Sunday 6 October 2013

Packet Freight/Passenger Ship KEEWATIN

It was like a vision from the past or a magnificent beauty that one might only see in an old oil paintings at a museum, or computer generated for a silver screen classic. Here before me sitting high up forward and proudly displaying her original Canadian Pacific 'checkerboard square' logo on her stack and bow flag, was the former Great Lakes packet freight/passenger ship, KEEWATIN. When launched in 1907 in Govan, Scotland, the 336 foot former liner was truly built to last and when I saw her a couple weeks ago tied off along the wall in the quiet little community of Port McNicholl, which is located on Georgian Bay's Severn Sound, she appeared ready to get under way for another passage to the Lakehead and back, like she had done for 53 years. When she started service there in 1912, Port McNicoll was then dubbed the 'Chicago of the North'. It was a 'super port' that was created to transfer Canadian Pacific Railway passengers via a new rail line from Toronto, onto one of five railway owned passenger ships like the KEEWATIN that daily would leave for the two and a half day passage to Canadian Pacific's westbound continental trains in Port Arthur/Fort William (Thunder Bay today).
The combined railway and passenger ship service remained a viable method for travellers and packaged goods to get from point A to B. However, with the introduction and then expansion of provincial roads and highways, improved train services due to the addition of new rail lines, and the flexibility and timely use of air travel, meant the end of the service made available by the KEEWATIN and her four sister ships, ASSINIABOIA, MANITOBA, ATHABASKA and ALBERTA in 1967. Also, the once thriving harbour town of Port McNicholl, practically died as the rail and ship jobs left. While all of her sisters were eventually scrapped, the KEEWATIN was towed to Douglas, Michigan where she became museum ship in 1968. While displaying her beauty and wooden craftsmenship throughout the ship for over 44 year at Douglas, the KEEWATIN was also used as a filming set for various TV shows & movies, and a stunt doubled for the LUSITANIA, YARMOUTH CASTLE, EMPRESS OF IRELAND and even the TITANIC.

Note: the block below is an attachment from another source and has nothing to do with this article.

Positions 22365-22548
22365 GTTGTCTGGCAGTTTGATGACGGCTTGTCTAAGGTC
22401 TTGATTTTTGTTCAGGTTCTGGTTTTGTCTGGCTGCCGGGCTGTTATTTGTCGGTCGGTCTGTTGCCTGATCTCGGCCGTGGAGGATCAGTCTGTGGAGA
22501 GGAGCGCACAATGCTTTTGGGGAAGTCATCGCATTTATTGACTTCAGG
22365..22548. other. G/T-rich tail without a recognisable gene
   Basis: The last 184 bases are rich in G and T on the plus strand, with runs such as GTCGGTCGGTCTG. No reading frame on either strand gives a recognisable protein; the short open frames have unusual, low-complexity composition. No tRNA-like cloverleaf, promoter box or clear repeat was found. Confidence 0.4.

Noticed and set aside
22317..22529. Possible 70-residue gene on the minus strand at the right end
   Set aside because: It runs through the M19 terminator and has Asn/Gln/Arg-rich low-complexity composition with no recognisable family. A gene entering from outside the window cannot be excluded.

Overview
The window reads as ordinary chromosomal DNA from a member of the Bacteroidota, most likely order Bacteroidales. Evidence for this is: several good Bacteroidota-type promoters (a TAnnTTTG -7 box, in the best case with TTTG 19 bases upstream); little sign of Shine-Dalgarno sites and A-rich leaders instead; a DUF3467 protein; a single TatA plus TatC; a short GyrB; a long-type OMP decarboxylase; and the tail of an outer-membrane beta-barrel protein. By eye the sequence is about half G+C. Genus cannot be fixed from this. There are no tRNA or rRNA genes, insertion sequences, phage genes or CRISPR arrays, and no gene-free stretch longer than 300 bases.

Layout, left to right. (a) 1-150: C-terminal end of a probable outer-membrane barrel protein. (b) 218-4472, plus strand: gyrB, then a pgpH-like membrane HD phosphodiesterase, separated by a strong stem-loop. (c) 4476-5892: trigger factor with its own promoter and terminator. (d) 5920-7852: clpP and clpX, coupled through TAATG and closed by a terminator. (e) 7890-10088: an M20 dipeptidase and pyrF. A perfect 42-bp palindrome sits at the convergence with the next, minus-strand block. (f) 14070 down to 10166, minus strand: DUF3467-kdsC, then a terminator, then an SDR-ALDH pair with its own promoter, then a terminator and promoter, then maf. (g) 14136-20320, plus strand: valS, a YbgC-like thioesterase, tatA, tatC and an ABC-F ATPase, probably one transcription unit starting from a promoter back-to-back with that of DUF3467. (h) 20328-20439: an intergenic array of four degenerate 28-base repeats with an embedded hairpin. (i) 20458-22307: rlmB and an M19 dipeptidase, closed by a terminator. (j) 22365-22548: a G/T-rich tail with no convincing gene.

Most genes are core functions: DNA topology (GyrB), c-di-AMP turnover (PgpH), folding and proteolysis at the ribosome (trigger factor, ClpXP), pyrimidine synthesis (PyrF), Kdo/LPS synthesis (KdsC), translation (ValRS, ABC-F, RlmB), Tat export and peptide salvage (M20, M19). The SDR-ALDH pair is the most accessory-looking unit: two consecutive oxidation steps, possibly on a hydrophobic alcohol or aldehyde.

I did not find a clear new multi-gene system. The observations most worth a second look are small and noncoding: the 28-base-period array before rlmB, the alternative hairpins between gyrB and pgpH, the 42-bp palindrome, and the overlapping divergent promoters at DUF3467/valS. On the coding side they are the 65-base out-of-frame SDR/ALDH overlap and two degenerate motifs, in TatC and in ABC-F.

In 2012, KEEWATIN returned to rest at the same dock she commenced hauling packaged freight and passengers from 100 years earlier in Port McNicholl which is where we found our first boat during our whirlwind tour to 'The Soo and Back'. In the photo above, you can hardly make out my better half Janie and Tanner the dog beside the glistening hull of the KEEWATIN. If you squint your eyes it appears much like the 'white-out' conditions one might experience during a 'Blizzard of the North', which incidentally is Cree for KEEWATIN. You read it here first!!....and if you want to read more the KEEWATIN and her Canadian Pacific fleetmate, be sure to check "Canadian fleets along the seaway " by the late Skip Gillam and Alfred Sagon-King. You'll be glad you did.

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